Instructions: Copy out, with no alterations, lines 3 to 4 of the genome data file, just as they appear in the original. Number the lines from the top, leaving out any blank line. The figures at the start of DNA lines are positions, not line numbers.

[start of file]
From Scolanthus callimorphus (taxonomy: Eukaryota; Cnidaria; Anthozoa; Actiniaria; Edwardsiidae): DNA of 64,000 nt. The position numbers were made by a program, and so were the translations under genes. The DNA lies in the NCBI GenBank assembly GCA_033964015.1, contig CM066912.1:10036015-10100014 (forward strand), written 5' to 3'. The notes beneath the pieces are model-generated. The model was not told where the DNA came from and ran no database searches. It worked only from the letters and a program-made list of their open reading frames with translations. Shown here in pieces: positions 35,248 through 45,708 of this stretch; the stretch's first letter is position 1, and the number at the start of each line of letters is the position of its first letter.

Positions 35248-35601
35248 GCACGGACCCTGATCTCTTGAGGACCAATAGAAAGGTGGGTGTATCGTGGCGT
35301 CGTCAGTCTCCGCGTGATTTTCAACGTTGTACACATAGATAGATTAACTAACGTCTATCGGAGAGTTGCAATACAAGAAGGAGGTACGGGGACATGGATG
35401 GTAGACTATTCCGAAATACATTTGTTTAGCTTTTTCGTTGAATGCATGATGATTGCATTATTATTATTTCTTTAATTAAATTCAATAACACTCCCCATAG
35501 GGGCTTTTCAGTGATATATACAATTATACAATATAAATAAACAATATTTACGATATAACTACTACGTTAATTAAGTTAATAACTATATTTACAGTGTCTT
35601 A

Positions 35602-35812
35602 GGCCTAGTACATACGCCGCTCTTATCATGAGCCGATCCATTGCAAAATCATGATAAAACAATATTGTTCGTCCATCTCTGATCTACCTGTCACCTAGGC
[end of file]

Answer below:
35248 GCACGGACCCTGATCTCTTGAGGACCAATAGAAAGGTGGGTGTATCGTGGCGT
35301 CGTCAGTCTCCGCGTGATTTTCAACGTTGTACACATAGATAGATTAACTAACGTCTATCGGAGAGTTGCAATACAAGAAGGAGGTACGGGGACATGGATG